How to manage a machine

See also: Machine

This document demonstrates how to manage machines.

Contents:

Add a machine

See also: juju add-machine

To add a new machine to a model, run the add-machine command, as below. juju will start a new machine by requesting one from the cloud provider.

juju add-machine

The command also provides many options. By using them you can customize many things. For example, you can provision multiple machines, specify the Ubuntu series to be installed on them, choose to deploy on a lxd container inside a machine, apply various constraints to the machine (e.g., storage, spaces, …) to override more general defaults (e.g., at the model level), etc.

Machines provisioned via add-machine can be used for an initial deployment (deploy ) or a scale-out deployment (add-unit).

List all machines

See also: juju machines

To see a list of all the available machines, use the machines command:

juju machines

The output should be similar to the one below:

Machine  State    Address         Inst id        Base          AZ  Message
0        started  10.136.136.175  juju-552e37-0  ubuntu@22.04      Running
1        started  10.136.136.62   juju-552e37-1  ubuntu@22.04      Running

Show details about a machine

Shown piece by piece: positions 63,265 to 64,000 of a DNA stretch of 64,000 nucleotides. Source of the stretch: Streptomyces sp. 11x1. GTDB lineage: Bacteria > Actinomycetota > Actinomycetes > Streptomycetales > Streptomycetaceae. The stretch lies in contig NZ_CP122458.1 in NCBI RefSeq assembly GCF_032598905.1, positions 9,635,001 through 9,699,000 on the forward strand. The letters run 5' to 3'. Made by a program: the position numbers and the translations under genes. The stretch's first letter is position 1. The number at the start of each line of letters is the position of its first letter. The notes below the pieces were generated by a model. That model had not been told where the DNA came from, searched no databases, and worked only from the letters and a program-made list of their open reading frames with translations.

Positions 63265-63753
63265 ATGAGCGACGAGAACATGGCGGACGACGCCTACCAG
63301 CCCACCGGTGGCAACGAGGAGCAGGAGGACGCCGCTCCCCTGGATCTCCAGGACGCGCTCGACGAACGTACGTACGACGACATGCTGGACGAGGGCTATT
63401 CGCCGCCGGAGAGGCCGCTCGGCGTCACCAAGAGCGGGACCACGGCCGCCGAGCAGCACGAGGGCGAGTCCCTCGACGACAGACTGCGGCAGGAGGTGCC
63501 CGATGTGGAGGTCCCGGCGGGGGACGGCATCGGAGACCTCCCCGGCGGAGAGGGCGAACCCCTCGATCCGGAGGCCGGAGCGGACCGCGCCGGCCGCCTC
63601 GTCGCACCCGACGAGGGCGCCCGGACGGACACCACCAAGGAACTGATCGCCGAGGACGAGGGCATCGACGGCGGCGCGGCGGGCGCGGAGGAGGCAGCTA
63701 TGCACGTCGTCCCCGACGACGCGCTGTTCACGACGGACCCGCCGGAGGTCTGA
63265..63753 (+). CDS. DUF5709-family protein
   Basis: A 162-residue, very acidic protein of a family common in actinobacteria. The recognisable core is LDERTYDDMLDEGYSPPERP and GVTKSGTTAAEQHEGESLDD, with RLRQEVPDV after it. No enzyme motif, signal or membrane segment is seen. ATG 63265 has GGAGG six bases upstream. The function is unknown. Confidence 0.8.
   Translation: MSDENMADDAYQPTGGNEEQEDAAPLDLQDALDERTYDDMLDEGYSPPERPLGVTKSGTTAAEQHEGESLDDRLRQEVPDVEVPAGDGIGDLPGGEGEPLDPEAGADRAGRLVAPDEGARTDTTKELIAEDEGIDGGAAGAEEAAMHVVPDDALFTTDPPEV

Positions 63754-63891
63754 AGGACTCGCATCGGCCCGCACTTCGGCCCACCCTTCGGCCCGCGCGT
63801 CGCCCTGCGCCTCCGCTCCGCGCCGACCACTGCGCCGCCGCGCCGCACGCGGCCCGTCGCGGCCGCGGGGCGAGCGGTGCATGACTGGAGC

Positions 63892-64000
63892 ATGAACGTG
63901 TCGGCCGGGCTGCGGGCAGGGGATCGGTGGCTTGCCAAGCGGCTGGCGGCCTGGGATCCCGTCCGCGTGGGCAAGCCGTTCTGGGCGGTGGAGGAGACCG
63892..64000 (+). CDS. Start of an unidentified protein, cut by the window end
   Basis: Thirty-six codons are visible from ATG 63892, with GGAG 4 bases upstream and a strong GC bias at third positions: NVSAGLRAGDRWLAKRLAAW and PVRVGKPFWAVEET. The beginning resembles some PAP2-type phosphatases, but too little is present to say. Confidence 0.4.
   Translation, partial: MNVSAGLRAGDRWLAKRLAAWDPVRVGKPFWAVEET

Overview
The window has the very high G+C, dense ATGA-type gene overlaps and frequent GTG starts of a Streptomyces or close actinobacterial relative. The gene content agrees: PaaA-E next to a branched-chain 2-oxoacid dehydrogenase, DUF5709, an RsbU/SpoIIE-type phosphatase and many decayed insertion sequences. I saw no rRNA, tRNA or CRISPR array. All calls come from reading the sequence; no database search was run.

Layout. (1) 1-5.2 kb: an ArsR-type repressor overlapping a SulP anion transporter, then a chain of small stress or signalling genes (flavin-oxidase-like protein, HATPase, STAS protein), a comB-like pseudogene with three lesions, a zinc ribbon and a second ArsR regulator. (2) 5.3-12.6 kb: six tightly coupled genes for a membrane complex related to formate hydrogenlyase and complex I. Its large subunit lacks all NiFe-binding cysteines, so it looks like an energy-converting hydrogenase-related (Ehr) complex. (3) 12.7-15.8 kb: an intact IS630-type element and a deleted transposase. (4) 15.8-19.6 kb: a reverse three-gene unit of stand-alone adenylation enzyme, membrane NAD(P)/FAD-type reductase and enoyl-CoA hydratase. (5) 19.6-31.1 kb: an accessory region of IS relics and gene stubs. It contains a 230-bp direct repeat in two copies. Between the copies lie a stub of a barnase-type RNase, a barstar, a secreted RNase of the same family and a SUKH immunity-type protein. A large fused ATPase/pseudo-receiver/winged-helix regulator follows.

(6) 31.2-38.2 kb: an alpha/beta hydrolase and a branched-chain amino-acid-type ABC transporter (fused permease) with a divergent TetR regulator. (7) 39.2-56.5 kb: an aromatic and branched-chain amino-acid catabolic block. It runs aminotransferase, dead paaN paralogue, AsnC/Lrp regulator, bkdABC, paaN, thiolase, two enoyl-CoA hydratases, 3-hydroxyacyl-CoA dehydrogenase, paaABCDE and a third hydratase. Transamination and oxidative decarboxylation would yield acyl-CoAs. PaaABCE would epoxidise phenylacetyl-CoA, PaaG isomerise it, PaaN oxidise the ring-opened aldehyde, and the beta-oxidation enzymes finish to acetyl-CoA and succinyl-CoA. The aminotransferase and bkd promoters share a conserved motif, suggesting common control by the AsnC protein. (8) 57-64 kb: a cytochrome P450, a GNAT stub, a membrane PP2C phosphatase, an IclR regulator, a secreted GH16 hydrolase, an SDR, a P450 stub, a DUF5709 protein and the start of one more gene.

See also: juju show-machine

To see details about a machine, use the show-machine command followed by the machine ID. For example:

juju show-machine 0

This should output something similar to:

model: localhost-model
machines:
  "0":
    juju-status:
      current: started
      since: 27 Oct 2022 09:37:17+02:00
      version: 3.0.0
    hostname: juju-552e37-0
    dns-name: 10.136.136.175
    ip-addresses:
    - 10.136.136.175
    instance-id: juju-552e37-0
    machine-status:
      current: running
      message: Running
      since: 27 Oct 2022 09:36:10+02:00
    modification-status:
      current: applied
      since: 27 Oct 2022 09:36:07+02:00
    base:
      name: ubuntu
      channel: "22.04"
    network-interfaces:
      eth0:
        ip-addresses:
        - 10.136.136.175
        mac-address: 00:16:3e:cc:f2:16
        gateway: 10.136.136.1
        space: alpha
        is-up: true
    constraints: arch=amd64
    hardware: arch=amd64 cores=0 mem=0M

Show the status of a machine

See also: juju status

To see the status of a machine, use the status command:

juju status

This will report the status of the model, its applications, its units, and also its machines. For example:

Model            Controller            Cloud/Region         Version  SLA          Timestamp
localhost-model  localhost-controller  localhost/localhost  3.0.0    unsupported  13:51:33+02:00

App       Version  Status   Scale  Charm     Channel  Rev  Exposed  Message
influxdb           waiting    0/1  influxdb  stable    24  no       waiting for machine

Unit        Workload  Agent       Machine  Public address  Ports  Message
influxdb/0  waiting   allocating  2                               waiting for machine

Machine  State    Address  Inst id  Base          AZ  Message
2        pending           pending  ubuntu@20.04      Retrieving image: rootfs: 4% (10.87MB/s)

Execute a command inside a machine

See also: juju exec (before juju v.3.0, juju run)